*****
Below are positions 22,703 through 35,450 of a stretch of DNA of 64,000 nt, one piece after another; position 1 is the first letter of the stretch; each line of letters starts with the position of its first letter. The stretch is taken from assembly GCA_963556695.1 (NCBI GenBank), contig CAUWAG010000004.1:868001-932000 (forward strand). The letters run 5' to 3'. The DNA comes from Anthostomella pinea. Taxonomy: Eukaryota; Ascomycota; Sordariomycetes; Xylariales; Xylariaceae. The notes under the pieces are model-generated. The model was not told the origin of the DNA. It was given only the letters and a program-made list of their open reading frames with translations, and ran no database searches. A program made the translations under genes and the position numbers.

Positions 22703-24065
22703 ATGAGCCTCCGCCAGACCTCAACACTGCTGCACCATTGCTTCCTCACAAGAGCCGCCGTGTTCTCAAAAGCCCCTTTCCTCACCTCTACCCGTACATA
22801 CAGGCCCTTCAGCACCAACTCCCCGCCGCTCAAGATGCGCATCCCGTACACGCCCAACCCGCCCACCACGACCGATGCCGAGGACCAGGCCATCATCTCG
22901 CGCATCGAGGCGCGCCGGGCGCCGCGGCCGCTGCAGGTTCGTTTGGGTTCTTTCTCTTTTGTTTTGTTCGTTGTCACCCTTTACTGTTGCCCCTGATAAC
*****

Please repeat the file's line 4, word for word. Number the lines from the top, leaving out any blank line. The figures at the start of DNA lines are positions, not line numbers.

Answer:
22801 CAGGCCCTTCAGCACCAACTCCCCGCCGCTCAAGATGCGCATCCCGTACACGCCCAACCCGCCCACCACGACCGATGCCGAGGACCAGGCCATCATCTCG